Marin Alsop has particularly championed MacMillan’s music both with the Bournemouth Symphony in England and at her Cabrillo Festival of Contemporary Music in California. At Cabrillo, she has presented the American premieres of his Symphony No. 2 and his Triduum, an orchestral triptych of reflections on the Passion and Resurrection story. A much shorter and lighter MacMillan work received its American premiere at Cabrillo just this last summer: Stomp (with Fate and Elvira).
Commissioned by London’s Guildhall School of Music and Drama, this tongue-in-cheek piece was composed in 2006 for the 25th anniversary of the Barbican Centre in the heart of the old City of London. Its premiere was given on March 3, 2007 by the London Symphony Orchestra, the Barbican’s resident orchestra, under the baton of Sir Colin Davis.
That strange title deserves some explanation. MacMillan gives a rather enigmatic one in his brief note: “The dark, brooding cloud of Fate that has been hovering over St. Petersburg lifted and drifted west to Sweden, where it made an amorous encounter with a young tightrope walker, Elvira Madigan. They eloped and headed west again, ending up at a ceilidh in Kilkenny or Kilmarnock, or somewhere …” The “Fate” motive is, of course, that baleful brass fanfare that we hear throughout Tchaikovsky’s Fourth Symphony, and it comes into collision here with some extremely contrasting music: the ravishing slow movement of Mozart’s Piano Concerto No. 21, K. 467. That melody was famously used as the score for the 1967 Swedish film about tragic love, Elvira Madigan. There’s also a Celtic jig running through this amusing score, and it finally succeeds in vanquishing “Fate.”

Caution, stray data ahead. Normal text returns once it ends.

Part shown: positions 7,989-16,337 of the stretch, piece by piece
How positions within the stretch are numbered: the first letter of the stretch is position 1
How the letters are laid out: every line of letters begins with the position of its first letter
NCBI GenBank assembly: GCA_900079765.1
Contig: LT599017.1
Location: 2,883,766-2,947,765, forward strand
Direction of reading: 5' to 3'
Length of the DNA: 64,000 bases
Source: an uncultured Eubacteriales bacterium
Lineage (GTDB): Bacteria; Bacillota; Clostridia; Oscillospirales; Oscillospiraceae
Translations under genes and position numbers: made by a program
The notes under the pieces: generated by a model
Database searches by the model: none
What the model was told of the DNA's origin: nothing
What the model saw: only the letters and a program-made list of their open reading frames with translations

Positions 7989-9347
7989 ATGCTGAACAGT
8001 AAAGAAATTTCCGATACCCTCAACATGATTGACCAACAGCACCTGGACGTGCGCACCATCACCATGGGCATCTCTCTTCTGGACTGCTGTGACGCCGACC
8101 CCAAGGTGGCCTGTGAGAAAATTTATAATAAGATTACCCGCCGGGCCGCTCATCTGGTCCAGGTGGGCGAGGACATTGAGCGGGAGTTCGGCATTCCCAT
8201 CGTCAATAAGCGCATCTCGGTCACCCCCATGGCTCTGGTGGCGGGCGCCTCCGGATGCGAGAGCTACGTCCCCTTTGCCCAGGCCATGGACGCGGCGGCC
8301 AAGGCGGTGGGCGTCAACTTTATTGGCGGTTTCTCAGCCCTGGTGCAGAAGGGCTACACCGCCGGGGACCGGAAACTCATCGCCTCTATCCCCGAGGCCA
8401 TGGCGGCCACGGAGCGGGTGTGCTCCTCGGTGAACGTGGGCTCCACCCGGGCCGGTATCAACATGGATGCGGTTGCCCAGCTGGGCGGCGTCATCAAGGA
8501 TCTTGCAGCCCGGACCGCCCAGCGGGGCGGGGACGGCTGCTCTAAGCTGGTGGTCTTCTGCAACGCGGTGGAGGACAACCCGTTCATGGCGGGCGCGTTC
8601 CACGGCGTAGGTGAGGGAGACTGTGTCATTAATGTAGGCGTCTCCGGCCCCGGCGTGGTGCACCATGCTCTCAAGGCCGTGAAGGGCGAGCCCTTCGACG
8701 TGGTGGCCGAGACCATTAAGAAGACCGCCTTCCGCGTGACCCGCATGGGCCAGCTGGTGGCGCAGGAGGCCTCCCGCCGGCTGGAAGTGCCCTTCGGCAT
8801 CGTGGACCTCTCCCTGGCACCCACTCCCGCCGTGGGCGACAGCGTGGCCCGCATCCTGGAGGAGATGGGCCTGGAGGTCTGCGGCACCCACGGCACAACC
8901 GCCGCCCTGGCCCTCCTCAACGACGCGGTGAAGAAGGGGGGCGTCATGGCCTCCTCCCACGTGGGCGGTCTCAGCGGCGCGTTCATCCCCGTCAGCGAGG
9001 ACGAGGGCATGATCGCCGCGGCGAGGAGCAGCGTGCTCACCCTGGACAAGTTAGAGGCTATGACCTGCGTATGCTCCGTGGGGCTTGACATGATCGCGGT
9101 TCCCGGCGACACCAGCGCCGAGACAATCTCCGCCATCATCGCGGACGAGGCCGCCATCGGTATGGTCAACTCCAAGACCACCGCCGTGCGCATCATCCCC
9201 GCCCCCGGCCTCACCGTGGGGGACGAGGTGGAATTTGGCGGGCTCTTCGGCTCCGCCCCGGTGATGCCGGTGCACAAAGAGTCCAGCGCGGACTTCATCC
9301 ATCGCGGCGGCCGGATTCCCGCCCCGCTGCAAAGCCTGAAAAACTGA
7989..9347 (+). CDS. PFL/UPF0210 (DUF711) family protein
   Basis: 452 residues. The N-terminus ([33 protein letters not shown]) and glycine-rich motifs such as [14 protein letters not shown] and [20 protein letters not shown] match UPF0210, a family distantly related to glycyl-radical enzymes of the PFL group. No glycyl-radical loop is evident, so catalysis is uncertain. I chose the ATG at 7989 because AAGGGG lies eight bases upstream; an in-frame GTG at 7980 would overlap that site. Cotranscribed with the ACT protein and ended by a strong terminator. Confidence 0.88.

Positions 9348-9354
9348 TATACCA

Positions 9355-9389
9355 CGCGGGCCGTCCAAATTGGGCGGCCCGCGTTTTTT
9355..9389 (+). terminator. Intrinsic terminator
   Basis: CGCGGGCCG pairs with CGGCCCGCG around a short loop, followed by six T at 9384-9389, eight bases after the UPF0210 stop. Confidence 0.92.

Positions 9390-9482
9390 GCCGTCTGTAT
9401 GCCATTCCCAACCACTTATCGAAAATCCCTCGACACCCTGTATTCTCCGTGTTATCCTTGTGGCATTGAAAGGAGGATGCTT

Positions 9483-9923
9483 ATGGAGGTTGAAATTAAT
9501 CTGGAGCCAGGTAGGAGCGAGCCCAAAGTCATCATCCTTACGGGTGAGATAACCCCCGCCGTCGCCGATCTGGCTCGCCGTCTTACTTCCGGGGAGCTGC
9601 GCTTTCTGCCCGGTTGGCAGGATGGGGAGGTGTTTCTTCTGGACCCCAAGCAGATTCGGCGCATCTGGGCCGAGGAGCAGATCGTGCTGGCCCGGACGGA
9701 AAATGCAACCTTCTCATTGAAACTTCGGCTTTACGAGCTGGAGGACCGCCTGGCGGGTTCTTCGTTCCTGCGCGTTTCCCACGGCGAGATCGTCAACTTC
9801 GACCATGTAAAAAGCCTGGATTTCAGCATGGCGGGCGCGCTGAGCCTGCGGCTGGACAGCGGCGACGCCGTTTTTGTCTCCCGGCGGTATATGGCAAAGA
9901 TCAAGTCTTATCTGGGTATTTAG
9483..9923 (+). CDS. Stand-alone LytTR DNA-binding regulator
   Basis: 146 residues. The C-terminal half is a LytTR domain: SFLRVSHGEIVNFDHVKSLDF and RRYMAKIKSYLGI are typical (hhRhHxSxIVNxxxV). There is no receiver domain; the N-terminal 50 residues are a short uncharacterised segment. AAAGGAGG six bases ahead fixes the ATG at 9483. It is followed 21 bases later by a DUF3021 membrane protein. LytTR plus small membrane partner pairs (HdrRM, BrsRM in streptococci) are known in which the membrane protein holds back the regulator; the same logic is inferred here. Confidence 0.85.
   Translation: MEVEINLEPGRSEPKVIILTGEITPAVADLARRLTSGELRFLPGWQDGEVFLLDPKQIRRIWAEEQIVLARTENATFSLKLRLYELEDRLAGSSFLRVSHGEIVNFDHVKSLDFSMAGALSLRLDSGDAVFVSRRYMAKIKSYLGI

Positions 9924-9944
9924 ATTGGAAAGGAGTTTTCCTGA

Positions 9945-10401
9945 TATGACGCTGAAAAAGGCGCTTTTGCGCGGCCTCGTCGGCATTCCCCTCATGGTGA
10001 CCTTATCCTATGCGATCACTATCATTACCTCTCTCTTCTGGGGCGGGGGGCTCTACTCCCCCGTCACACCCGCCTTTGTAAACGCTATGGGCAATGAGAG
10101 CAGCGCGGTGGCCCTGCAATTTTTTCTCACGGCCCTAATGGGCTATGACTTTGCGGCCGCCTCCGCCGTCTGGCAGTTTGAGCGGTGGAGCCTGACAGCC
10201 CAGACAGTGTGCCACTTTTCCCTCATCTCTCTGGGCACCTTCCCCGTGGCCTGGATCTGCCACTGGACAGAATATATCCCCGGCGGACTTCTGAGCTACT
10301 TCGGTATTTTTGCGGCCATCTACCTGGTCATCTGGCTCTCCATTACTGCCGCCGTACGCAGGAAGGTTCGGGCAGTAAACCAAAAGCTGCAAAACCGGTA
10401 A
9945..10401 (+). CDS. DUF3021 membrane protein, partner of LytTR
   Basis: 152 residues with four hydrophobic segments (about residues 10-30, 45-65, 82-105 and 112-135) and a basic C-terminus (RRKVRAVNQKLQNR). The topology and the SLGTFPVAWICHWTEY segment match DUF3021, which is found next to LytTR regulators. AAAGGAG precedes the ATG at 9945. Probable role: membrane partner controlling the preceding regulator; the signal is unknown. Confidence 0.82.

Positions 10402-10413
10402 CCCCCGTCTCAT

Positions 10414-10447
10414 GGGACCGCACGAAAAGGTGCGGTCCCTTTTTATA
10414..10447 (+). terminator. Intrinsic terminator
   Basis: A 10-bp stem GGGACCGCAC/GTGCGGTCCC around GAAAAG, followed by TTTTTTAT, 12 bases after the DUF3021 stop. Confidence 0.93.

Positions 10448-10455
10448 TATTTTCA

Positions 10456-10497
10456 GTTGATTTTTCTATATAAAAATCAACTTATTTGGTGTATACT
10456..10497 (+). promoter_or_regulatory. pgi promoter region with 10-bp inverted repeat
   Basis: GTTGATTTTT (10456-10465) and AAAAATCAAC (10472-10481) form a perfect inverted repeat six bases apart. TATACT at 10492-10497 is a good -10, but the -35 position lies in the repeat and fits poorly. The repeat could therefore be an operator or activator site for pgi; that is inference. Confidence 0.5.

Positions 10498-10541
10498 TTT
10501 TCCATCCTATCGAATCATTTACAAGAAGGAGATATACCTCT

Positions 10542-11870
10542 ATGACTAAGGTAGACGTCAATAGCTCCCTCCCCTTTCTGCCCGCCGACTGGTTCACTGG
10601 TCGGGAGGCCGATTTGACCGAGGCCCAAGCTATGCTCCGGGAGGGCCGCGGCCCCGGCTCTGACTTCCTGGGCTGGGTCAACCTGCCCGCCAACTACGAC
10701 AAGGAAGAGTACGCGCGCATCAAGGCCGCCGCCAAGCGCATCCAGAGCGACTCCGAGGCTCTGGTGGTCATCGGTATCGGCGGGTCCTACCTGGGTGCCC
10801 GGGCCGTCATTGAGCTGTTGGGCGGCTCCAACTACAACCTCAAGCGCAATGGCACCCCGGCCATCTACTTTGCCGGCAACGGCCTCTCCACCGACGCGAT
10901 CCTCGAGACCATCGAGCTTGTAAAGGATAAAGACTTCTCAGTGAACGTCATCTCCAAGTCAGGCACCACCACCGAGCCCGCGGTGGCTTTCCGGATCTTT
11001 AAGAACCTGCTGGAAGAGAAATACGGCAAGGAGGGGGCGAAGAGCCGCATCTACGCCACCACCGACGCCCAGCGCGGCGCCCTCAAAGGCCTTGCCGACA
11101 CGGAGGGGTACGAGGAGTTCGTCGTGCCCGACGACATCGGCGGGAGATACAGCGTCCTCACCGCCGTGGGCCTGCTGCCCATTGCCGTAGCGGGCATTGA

Piano Concerto No. 2
As English writer David Nice points out, MacMillan’s concertos, like Veni, Veni, Emmanuel, are not pure virtuoso showpieces, but rather multi-faceted orchestral/solo works that contain elements of the descriptive tone poem. And both his piano concertos, No. 1 called The Beserking and the Second Concerto, which we’ll hear tonight, deal with “destructive, or self-destructive, elements in Scottish history.” The Second Piano Concerto is even more unorthodox in that it was partly created, on commission from the New York City Ballet, as a ballet score for choreographer Christopher Wheeldon, with whom MacMillan had collaborated once before. In its ballet form, it was premiered at the New York State Theater on May 8, 2004.